Delicate, light, translucent Sheers.

We dive into the finer details of Sheer Curtains with James Dunlop.

Words by
dc+b editor + James Dunlop
Photography James Dunlop

Sheer Curtains have evolved to bear little resemblance to the doily-esque net curtains of old. Florals and lace have been usurped by a desire for texture – be that fine, chunky, or smooth, with a lustrous or organic look. The romance of Sheers is found in their ability to filter soft light into modern homes, but their continued popularity in interior design is due to their practical, functional prowess.


The way we furnish our interiors is informed not only by trends but by the structure which surrounds us. Urban environments constructed in the early 20th century favoured Victorian and Edwardian architecture, therefore homes were comprised of many small rooms with fireplaces and sash or bay windows. Following WWII and the subsequent baby boom, the housing expansion of the 1940s-1960s created ‘suburbia.’ With a need to house a lot of people quickly there was little time for architectural creativity, thus stud heights were lowered, and small windows and kitchens were installed.


On the other hand, European innovators such as Mies van der Rohe, Le Corbusier, and Frank Lloyd Wright inspired a new generation of architectural figures to pioneer modern design styles across the Americas and Australasia. This evolution occurred alongside improved home insulation and cultural changes to our lifestyles, placing greater emphasis on expansive windows, high studded ceilings, and open plan living.


Historically, Sheer Drapes were limited by the technical restraints of loom size, initially being woven on two bed linen looms at 280cm wide, before evolving to maintain an industry standard of 310cm-320cm wide. The recent advancement of loom capacity to weave extra-wide 350cm drapes reduces the need to join seams, therefore creating ‘continuous drapery’ which takes nothing away from the ambiance of a space and the vistas beyond.


Sheer Curtains work particularly well in modern architectural and coastal homes, softening windows without interfering with the view and preserving privacy. Through the addition of texture, Sheers bring a human element to industrial spaces where concrete, glass and steel dominate the scheme, and add femininity to the room. In addition, they protect interior furnishings from fading in harsh UV rays and regulate the room’s temperature by day and overnight.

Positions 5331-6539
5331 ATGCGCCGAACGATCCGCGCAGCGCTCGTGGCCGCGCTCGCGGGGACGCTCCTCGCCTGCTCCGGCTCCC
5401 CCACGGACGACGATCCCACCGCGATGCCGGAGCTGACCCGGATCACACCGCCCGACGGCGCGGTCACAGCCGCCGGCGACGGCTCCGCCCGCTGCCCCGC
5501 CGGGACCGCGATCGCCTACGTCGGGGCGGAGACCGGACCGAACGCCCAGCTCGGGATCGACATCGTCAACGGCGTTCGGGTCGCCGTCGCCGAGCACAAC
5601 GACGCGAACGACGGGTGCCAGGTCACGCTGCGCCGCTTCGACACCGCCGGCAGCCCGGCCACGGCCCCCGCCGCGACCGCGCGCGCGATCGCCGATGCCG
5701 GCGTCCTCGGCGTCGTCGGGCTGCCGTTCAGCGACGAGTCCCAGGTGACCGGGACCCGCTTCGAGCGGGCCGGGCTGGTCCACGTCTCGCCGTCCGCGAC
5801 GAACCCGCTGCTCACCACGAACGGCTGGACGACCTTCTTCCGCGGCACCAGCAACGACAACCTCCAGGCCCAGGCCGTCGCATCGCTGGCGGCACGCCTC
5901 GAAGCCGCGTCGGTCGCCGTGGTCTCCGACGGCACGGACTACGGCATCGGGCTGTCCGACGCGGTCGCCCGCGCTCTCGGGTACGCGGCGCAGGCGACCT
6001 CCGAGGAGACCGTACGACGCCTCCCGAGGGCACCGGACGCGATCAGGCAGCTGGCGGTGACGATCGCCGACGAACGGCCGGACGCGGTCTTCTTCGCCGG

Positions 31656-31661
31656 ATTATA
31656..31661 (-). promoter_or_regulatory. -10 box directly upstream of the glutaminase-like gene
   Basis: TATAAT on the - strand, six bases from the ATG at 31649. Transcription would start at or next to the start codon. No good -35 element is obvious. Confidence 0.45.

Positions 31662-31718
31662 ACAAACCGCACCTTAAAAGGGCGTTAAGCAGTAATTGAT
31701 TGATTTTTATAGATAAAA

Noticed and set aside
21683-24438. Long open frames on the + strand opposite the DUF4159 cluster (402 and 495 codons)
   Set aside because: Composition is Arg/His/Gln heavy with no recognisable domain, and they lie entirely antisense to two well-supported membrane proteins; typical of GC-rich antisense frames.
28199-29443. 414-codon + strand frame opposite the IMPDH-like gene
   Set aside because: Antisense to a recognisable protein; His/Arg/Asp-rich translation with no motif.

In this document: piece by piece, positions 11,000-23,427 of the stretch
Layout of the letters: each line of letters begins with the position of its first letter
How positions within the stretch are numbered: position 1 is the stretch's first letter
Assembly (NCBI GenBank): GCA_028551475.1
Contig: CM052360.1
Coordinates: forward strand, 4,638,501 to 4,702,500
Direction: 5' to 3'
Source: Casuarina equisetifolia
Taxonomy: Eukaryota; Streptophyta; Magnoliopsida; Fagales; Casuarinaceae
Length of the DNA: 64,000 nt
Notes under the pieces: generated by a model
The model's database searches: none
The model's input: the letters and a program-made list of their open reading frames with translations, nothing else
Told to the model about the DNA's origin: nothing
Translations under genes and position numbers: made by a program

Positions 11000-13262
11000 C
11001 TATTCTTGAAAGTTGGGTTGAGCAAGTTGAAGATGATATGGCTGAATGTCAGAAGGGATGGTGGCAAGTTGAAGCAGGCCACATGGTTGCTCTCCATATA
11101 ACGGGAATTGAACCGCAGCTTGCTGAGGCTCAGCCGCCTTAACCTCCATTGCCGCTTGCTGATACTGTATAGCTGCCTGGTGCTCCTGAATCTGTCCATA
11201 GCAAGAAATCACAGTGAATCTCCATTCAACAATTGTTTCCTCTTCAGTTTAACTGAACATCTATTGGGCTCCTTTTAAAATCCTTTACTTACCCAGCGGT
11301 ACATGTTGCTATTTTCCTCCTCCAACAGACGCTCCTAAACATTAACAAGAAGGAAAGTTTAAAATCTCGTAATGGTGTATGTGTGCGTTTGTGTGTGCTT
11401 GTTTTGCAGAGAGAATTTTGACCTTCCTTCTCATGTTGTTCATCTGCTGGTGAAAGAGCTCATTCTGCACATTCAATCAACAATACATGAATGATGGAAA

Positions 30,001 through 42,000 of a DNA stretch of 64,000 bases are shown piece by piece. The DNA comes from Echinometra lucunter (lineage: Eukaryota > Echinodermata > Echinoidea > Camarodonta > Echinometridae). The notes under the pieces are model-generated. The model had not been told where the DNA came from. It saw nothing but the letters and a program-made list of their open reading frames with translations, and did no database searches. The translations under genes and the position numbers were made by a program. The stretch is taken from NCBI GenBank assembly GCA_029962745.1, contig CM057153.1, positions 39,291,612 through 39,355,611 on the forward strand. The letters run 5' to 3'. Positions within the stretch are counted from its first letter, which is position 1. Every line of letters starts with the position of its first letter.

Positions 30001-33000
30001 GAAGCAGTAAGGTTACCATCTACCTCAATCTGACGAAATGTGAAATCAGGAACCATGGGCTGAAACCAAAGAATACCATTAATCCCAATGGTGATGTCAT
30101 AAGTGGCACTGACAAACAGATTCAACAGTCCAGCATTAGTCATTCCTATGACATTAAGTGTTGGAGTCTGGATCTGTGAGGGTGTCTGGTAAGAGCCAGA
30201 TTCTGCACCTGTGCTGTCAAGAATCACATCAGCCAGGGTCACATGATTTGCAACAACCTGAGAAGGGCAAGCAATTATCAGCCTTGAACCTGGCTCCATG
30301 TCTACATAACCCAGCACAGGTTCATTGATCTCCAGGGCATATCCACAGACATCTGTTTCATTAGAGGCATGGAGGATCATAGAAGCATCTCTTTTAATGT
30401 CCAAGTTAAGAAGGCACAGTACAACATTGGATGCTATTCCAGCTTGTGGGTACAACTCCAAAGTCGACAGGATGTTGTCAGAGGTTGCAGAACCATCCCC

Sheer, Semi-Sheer + Main Drape.

Sheer, Semi-Sheer, and main Drape are key terms used to differentiate the opacity and weight of textiles. The weight is measured in grams per square metre (GSM) i.e., how many grams does one square metre of fabric weigh? In general, thicker textiles are denser and therefore have a higher GSM and less opacity.


A Sheer is something you can see through, either because the fabric has a very fine construction or because it has a loose construction with open fibres.


A Semi-Sheer is more densely woven with some light transmission and luminosity. Rather than seeing directly through the fabric, you will see shapes and shadows.


The main Drape is a solid face fabric in a dense weave, often featuring patterns and prints

“Sheer Curtains work particularly well in modern architectural and coastal homes, softening windows without interfering with the view and preserving privacy”

— James Dunlop

To line or not to line?

In our eyes the answer is always yes. The key to any Curtain is the lining, it’s the most important part to get the best result. A lining is invaluable in extending the life of all Curtains and soft furnishings in your home, but especially delicate Sheers.


Linen is an industry favourite, whether it be natural or a linen-look fabric. The magic of linen is in the translucent quality – you see its texture as you look through it – but using a blackout lining behind it can make a linen look flat and lose its dreamy effect. However, by incorporating a plain, inexpensive polyester voile lining the curtain will retain its ethereal quality and the linen will be protected from UV damage. A good trick is to have a plain voile as a detachable lining against a Sheer. So, when the time comes to replace that component you can keep the original face fabric, which adds value to the face fabric too.


By lining patterned Sheer textiles they become a main Drape rather than just a Sheer. This lighter look is especially popular in warm, coastal climates like the upper North Island of New Zealand, or in New South Wales, Queensland, and Western Australia.

Curtains + Blinds.

Roller blinds are a great alternative to ‘Double Tracks’ which are constructed with the lining on the back Track, and the Sheer on the front. We don’t ever want the face fabric to be unlined, which is what the Double Track is for. As soon as the linen Sheer is pulled across into the sun, the UV is doing its work on it. We would always recommend a lined Sheer and a Roller Blind, or some type of filter Blind. It’s the biggest protection you can have because Roller Blinds protect the upholstery fabric on your sofa etc. too – it’s a double whammy effect.


Lots of clients buy Blinds because they’re an economical option but come back later to add Sheers because Blinds are very hard and clinical, especially in the main living room or master bedroom. The Sheer adds softness, texture and movement to a room, catching the light because they billow and move with the breeze.


To protect your home from excess heat and light but maintain the aesthetic of a floaty linen Sheer, we suggest lining the Sheer Curtain with a plain voile, then installing Venetians, Shutters, or Roller Blinds as the blackout component. The Blind can nestle inside the window and almost disappear, but it has the functionality to control the light at day or night.

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